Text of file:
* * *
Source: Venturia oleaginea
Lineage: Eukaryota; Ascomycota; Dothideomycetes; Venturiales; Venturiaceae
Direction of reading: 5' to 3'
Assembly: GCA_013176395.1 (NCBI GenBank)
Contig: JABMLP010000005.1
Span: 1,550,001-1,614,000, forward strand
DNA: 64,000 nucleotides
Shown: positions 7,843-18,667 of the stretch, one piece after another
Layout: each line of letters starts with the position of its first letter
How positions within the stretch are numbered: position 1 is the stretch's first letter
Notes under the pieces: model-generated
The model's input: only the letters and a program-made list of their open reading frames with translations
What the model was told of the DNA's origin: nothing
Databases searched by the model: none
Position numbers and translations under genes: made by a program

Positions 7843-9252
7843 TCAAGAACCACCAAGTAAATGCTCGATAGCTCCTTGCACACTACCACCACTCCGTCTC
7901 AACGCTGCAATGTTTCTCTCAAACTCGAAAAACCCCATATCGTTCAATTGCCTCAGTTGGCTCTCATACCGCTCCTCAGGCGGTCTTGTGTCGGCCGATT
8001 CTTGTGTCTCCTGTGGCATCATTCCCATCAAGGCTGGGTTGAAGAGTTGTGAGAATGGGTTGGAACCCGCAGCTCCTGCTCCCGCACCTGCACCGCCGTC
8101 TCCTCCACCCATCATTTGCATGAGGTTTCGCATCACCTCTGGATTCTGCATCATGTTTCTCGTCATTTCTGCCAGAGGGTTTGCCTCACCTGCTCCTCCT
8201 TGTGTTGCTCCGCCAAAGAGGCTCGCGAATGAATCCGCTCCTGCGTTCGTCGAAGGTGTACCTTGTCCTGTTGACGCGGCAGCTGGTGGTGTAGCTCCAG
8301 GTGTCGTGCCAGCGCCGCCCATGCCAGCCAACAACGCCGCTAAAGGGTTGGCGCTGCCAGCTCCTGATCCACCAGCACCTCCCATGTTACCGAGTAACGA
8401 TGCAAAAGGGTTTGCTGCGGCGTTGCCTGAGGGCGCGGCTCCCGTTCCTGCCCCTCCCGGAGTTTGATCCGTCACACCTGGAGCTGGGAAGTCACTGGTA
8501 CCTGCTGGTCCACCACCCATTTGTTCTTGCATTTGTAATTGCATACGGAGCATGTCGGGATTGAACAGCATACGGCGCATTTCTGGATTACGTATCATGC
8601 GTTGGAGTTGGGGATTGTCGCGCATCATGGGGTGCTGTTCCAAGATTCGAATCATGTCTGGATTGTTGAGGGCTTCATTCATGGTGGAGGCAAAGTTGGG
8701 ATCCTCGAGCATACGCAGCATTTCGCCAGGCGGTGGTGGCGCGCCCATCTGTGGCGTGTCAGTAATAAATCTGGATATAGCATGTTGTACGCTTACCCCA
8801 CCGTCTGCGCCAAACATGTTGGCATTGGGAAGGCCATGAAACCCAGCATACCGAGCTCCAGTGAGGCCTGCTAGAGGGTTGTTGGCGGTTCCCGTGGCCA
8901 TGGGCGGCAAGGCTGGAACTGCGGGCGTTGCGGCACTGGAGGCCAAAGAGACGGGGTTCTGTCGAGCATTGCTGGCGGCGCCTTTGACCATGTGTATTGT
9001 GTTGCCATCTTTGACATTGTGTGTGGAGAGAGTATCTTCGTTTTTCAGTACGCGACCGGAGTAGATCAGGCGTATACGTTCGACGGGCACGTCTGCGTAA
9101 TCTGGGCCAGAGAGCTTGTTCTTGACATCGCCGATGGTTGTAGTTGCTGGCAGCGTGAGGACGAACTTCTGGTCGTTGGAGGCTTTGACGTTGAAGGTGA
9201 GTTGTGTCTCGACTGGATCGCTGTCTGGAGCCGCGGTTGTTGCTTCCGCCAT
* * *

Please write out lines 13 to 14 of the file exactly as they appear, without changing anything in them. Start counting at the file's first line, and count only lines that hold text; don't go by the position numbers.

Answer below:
What the model was told of the DNA's origin: nothing
Databases searched by the model: none